Development of the Queen Bee coincided with negotiation of the London Naval Conference. A US Navy admiral present for the negotiations observed an early test flight and directed development of a comparable American aircraft under the leadership of Lt. Col. Delmar Fahrney. Radio equipment was fitted to two different airplane types, including the Stearman-Hammond Y-1. Redesigned the Stearmond-Hammond JH-1 when fitted for remote operations, Fahrney dubbed the aircraft “drones” partly in homage to the de Havilland aircraft that inspired their development and partly in recognition of the fact that the aircraft, much like drone bees, were expendable if necessary while completing their mission. Only a handful of Stearman-Hammond airplanes were built, with a surviving Y-1 on display at Hiller Aviation Museum.

Drones of the 1930s and 1940s were “remotely operated” in the truest sense; a human pilot had to directly observe the drone’s flight and manipulate the controls by radio in real time to maintain safe flight. Gradually, they became more capable. Autopilot technology, developed for manned aircraft during the first half century of flight, was equally applicable to unmanned operations. Such systems allowed drones to control themselves to an extent when commanded to fly a prescribed heading and/or altitude, as opposed to a pilot continually manipulating the controls by radio to achieve the same results. Later, the combination of growing computer technology and better navigation tools—initially inertial navigation systems, and later Global Positioning System satellites—made it feasible to build robotic aircraft able to take off, fly a route, and land without direct human intervention.

The Boeing Condor, designed and built in the late 1980s, was the first drone to fully incorporate this technology and fly autonomously from takeoff to landing. Conceived as a high-altitude, high-endurance reconnaissance platform, the Condor’s 200’ wingspan carried it and a simulated instrument package aloft to altitudes of over 60,000’. Ultimately considered unsuitable for operational use, only two were built; one hangs in the collection of the Hiller Aviation Museum.

Today, the promise of the Boeing Condor is realized in the Northrop Grumman RQ-4 Global Hawk, a reconnaissance airplane with a wingspan of over 130’, takeoff weight over 30,000’ and the ability to remain airborne at extreme altitude for over 24 hours. One of the world’s premier observation platforms, his aircraft and its mission are similar to that conceived of for the Boeing Condor some ten years earlier.

While enormous drones like the Global Hawk fly missions spanning seas and continents, much recent attention has focused on the tiniest unmanned aircraft. Small helicopters powered by symmetrically arranged rotors have exceptional maneuverability and can be easily launched and operated from almost any location. The proliferation of these tiny drones has raised questions ranging from air safety to privacy, while opening new opportunities in fields ranging from agriculture to community policing. In recognition of this new field in aviation, the Hiller Aviation Museum opened its Drone Plex flight center in January 2016. High fidelity flight simulation equipment provides an opportunity to gain experience in remote aircraft operations, and a large, screened flight area allows both for introductory flight experiences and exciting demonstrations by proficient pilots. The Drone Plex is open to the public on weekends and select holidays, providing an opportunity for all visitors to launch a firsthand drone flight experience.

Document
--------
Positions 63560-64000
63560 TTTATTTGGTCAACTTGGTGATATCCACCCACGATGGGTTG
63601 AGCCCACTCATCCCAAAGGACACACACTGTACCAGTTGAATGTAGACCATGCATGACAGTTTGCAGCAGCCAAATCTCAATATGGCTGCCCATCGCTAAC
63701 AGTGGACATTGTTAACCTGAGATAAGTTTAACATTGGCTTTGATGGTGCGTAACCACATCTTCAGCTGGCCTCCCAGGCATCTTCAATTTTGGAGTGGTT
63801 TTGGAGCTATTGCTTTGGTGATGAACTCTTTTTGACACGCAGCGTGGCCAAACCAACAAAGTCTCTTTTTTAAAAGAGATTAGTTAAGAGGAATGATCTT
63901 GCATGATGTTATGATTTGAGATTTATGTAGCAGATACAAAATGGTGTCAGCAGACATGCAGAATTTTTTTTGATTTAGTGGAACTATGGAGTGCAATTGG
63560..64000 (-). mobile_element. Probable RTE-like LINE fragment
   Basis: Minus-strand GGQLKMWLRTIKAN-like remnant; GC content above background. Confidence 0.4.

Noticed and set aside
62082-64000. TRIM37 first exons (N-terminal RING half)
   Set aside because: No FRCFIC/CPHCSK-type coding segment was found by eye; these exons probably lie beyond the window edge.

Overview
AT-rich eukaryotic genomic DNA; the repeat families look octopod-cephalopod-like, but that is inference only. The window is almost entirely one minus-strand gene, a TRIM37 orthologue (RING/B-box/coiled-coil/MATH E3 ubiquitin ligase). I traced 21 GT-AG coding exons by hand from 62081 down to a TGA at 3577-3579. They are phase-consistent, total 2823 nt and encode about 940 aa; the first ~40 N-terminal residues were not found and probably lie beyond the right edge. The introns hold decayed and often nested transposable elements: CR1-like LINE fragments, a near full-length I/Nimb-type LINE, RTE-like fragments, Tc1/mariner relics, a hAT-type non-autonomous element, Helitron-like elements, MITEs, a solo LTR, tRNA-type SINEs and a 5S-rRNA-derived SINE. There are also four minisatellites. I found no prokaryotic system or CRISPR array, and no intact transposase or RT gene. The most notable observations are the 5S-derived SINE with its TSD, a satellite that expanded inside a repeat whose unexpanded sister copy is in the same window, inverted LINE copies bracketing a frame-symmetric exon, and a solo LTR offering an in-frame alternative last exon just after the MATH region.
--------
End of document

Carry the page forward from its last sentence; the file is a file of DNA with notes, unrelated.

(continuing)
Brook, Henry. Drones, 2015


Signs in the Sky

In Uncategorized on January 29, 2016 by hillermuseum Tagged: , , ,


Travel Air Pepsi Skywriter


The Evolution of Aerial Advertising

By Jon Welte

Hanging near the front of the Hiller Aviation Museum’s Beginnings of Flight gallery is a full-scale replica of a Wright Model B flyer. This particular airplane, modified into a Model EX for cross-country touring, recreates one flown by pioneer aviator Calbraith Rodgers on the first transcontinental flight in 1911. Surprisingly, the real airplane is better known by another name, that of an otherwise long forgotten soft drink—the Vin Fiz.

The Vin Fiz name originated in the sponsorship Rodgers acquired to support the daunting logistics of his multi-week transcontinental odyssey. To fund the endeavor, Rodgers courted food magnate J. Ogden Armour. Armour agreed, provided that the airplane’s wings be emblazoned with the name of a new grape soda being distributed by his company. Rodgers duly launched from New York in September, 1911, With “Vin Fiz” printed on its wings and stabilizers.

Aerial advertising had its start long before Cal Rodgers set off to fly across a continent, and in fact predated the Wright Brothers’ development of the airplane. At the dawn of the twentieth century Englishman Stanley Spencer undertook to build and fly the first powered dirigible in Great Britain. He succeeded in 1902, launching his Airship No. 1 into British skies. Spencer also discovered that displaying the name of a sponsor’s product high above the ground was a powerful lure to prospective funders—his No. 1 airship took flight with the name of Mellin and Company, a baby food manufacturer, printed on its envelope.